The chinese GDP down 6.8% in the first quarter

Le PIB chinois en repli de 6,8% au premier trimestre

Photo: STR / Agence France-Presse
Retail sales have experienced a new nosedive in march to 15.8% year on year.

The chinese economy has experienced a downturn for the first time in its history in the 1st quarter, with a decline of 6.8% year on year, largely attributed to the epidemic of Covid-19 that has virtually shut down the activity of the country, according to official statistics published Friday.

This decrease is less pronounced than the forecasts of a group of analysts surveyed by AFP (8.2 per cent).

It is, however, the worst performance since the beginning of the quarterly GDP in the early 90s. In the last quarter of 2019, the growth was recorded at 6% year on year.

In annual terms, China has not experienced a contraction in GDP since 1976.

Although controversial, the figure of China’s GDP is still under scrutiny, having regard to the weight of the country in the global economy.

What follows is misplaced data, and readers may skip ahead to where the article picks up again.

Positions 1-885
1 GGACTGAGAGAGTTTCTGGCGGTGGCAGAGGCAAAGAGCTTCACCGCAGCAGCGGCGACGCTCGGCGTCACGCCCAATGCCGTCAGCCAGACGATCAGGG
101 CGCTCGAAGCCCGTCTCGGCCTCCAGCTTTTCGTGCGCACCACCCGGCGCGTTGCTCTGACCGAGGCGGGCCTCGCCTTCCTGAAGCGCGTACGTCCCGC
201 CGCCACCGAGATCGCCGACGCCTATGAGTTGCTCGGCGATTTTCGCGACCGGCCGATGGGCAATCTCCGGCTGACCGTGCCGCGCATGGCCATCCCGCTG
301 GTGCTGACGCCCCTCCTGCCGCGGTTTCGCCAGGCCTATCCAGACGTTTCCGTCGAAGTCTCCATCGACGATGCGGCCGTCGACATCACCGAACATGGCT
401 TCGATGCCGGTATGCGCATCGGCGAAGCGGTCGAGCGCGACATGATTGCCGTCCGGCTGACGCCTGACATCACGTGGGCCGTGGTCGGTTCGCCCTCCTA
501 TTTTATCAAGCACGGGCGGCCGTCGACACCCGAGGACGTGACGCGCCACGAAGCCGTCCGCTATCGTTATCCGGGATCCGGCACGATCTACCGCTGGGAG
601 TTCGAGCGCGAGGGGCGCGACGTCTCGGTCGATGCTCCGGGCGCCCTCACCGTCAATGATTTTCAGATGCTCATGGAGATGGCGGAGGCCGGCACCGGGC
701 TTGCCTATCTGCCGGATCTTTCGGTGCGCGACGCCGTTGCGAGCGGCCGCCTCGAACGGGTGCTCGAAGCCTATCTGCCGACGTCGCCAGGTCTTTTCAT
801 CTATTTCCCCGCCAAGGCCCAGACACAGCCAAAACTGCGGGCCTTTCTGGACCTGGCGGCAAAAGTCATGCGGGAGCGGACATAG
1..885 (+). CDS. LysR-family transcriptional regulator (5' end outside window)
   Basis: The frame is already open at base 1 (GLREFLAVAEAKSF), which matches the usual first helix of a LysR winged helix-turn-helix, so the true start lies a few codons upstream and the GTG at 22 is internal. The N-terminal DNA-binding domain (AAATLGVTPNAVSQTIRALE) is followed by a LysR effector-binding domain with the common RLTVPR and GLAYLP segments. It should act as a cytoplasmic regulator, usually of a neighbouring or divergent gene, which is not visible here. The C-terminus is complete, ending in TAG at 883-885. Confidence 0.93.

In full propagation of the virus in the world, China “must face new difficulties and challenges, to restart the activity and production”, has admitted to the press a spokesman for the national Bureau of Statistics, Mao Shengyong.

Anxious to stem the spread of the virus, which has been officially more than 4 632 deaths in China, Beijing has adopted at the end of January of the containment measures without precedent, which have leaded to the activity.

Retail sales have experienced a new nosedive in march to 15.8% year on year, but industrial production has made a comeback, with a decline of only 1.1%.

During the previous two months (the only statistics available), retail sales were down 20.5% while industrial production had yielded a 13.5%.

In spite of an improvement of health conditions in recent weeks, hundreds of millions of Chinese continue to restrict their movements for fear of catching the virus.

Between April and June, China is expected to return to growth after being signed in the 1st quarter of its “downturn the most severe since the cultural Revolution” ended in 1976, considers the analyst Julian Evans-Pritchard, from the consultancy Capital Economics.

The asian giant will not be provided out of the woods. The difficulties are expected to intensify, according to Mr. Evans-Pritchard: rising unemployment, weak domestic demand and difficult economic climate abroad, which plomberont exports.

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